Understanding the Enterprise's needs

It's kind of hard to define "the Enterprise's needs", however I can testify that the needs and requirements of a so called "Enterprise app" are slightly different than those encountered when you work on a startup app. What the Enterprise needs/wants:
  • reliability
  • support
  • performance
  • advantage over the competition
  • integration and transition path

Reliability

I think that it was proven many many times that Rails scales and can be very reliable as long as you know what you are doing. We are not talking anymore about a buzz framework that just got realized and that cool kids play with but rather, a stable platform used by some of the most popular web applications out there.

Support

This point is something the Rails community can be proud of. We have lots of forums, blogs, books, local meetings, conferences... Yes, Rails is OpenSource and you can't buy yearly support from the core team but you will find all the help you need out there. (If you can't, feel free to contact me and I'll direct you to people who can help, and if you are new to Rails, take a look at http://railsbridge.org/)

Performance

Based on my own experience, the level of performance we have using Ruby and Rails is more than enough for the Enterprise world. This is especially true with Ruby 1.9 greatly improving performance and Rails3 optimizations. If you really need part of your code to run as fast as C code, writing a C extension for Ruby is actually quite easy and will solve your speed issues.

Advantage over the competition

Rails comes with certain ways to do things, conventions that will get you up and running in much less time. Ruby as a language is natural, intuitive and easy to maintain. By choosing the right tools for your project, you will definitely be able to get more done in less time and increase your business value faster. Let's not forget the strong value of testing in the community that will push your team to write tested code and more than likely improve the overall code quality of your products.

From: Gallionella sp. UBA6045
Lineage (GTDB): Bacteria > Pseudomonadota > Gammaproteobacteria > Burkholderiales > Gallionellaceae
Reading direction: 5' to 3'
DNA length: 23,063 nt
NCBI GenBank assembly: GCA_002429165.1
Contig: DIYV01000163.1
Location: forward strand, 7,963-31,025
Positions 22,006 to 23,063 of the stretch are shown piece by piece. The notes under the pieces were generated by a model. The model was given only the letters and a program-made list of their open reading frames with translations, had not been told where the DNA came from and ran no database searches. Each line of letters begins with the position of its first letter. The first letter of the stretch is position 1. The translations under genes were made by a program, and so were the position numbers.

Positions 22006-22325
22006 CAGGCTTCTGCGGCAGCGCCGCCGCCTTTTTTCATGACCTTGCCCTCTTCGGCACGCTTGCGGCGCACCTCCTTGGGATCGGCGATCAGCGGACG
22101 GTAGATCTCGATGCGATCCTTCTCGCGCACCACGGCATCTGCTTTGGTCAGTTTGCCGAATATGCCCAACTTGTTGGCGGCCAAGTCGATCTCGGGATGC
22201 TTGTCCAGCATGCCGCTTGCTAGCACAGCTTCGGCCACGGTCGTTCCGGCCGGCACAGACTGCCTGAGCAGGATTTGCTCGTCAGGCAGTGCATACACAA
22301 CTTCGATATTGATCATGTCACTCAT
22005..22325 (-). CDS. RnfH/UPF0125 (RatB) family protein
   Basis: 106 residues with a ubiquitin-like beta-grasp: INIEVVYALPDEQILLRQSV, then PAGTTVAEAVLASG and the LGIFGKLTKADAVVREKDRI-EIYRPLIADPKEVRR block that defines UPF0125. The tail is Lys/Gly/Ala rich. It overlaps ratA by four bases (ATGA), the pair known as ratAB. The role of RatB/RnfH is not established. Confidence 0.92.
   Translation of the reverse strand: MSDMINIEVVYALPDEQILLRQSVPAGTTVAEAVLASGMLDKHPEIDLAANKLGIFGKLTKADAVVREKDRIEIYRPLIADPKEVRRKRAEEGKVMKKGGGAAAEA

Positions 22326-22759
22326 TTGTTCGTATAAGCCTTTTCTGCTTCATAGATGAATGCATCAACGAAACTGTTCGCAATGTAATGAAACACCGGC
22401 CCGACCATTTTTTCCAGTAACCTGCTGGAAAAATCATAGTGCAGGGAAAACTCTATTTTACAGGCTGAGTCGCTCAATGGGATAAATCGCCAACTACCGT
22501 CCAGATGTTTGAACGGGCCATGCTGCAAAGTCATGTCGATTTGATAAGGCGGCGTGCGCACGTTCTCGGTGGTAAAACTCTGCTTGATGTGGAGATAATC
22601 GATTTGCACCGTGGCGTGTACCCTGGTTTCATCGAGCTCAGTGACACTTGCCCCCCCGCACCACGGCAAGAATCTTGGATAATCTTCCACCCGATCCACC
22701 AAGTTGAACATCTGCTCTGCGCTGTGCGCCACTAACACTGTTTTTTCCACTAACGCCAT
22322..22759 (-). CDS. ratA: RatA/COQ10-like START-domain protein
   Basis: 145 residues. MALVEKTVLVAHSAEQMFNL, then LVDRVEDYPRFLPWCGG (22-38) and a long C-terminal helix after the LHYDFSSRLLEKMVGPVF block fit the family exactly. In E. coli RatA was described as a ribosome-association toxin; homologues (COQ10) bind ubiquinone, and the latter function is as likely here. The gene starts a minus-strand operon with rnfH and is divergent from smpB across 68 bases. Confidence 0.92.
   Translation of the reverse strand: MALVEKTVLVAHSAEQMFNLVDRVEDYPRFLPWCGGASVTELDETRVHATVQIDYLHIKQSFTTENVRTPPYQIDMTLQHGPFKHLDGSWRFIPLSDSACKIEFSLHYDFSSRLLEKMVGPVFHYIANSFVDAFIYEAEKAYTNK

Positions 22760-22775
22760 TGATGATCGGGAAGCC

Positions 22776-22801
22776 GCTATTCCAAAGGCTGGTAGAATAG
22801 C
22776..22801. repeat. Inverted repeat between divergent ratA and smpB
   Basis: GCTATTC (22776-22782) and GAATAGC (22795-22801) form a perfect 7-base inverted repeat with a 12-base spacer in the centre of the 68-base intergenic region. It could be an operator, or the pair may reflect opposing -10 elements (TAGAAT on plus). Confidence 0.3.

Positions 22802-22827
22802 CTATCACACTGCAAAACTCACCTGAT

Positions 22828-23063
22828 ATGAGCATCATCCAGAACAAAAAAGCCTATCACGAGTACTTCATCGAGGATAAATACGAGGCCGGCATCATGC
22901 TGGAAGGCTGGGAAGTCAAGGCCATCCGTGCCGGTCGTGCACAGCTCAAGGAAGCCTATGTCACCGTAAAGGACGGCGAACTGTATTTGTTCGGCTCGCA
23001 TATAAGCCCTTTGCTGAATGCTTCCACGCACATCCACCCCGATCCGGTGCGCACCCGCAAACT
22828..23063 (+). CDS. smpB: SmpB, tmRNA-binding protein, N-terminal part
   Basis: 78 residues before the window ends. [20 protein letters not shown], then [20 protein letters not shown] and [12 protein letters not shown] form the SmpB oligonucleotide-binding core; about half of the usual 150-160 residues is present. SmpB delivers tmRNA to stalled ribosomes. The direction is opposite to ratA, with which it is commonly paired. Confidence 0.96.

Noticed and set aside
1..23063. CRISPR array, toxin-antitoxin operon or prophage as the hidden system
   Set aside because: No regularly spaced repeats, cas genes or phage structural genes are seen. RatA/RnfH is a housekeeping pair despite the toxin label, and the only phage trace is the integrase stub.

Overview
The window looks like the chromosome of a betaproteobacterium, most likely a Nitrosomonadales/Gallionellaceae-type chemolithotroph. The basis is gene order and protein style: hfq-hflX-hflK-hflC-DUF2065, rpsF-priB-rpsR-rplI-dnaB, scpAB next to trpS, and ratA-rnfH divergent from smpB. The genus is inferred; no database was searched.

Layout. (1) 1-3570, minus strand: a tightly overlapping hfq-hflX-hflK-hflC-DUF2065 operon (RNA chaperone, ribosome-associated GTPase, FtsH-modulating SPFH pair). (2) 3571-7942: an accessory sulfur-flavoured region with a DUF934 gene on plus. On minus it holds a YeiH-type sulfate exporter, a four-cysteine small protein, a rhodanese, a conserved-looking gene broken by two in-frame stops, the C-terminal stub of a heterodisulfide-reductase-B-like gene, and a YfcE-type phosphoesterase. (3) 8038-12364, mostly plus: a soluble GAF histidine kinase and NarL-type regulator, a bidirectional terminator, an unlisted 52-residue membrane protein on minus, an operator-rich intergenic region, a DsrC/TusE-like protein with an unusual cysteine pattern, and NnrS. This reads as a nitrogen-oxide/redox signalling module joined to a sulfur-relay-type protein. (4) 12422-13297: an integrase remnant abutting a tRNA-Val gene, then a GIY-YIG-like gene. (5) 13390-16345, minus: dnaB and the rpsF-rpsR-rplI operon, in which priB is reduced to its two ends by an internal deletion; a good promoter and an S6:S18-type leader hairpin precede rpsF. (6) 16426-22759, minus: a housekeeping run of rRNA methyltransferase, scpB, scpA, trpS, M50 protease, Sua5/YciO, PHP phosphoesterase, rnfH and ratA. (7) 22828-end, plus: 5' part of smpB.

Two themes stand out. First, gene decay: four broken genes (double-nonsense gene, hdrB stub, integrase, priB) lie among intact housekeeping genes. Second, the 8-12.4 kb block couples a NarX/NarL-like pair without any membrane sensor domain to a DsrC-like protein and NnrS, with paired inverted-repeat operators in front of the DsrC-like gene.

Integration and transition path

This is probably the part that is the most challenging when you live in the Enterprise and look into using Ruby & Rails. I was recently talking to someone from Google who used to do a lot of Ruby before joining the Mountain View-based company. We were talking about how he loves Ruby but had such a hard time integrating with existing Enterprise solutions. He mentioned how he got frustrated by the lack of great XML tools, bad/complicated SOAP libraries and a few others I can't remember. The truth is that when my friend was using Ruby this all was true. REXML and soap4r are useful but might not perform that well. Luckily as the community has grown, new tools have come up and today Nokogiri (developed and maintained by AT&T engineer's Aaron Patterson) can easily be used instead of REXML and many libraries are known to be better than soap4r such as savon, handsoap and others. The other good news is that major IT companies such as Apple, Microsoft and Sun(RIP) have adopted Ruby and you can now write your code in Ruby and use native libraries from other languages such as Java, .NET or Objective-C. The transition path can be done smoothly without having to commit to a total rewrite.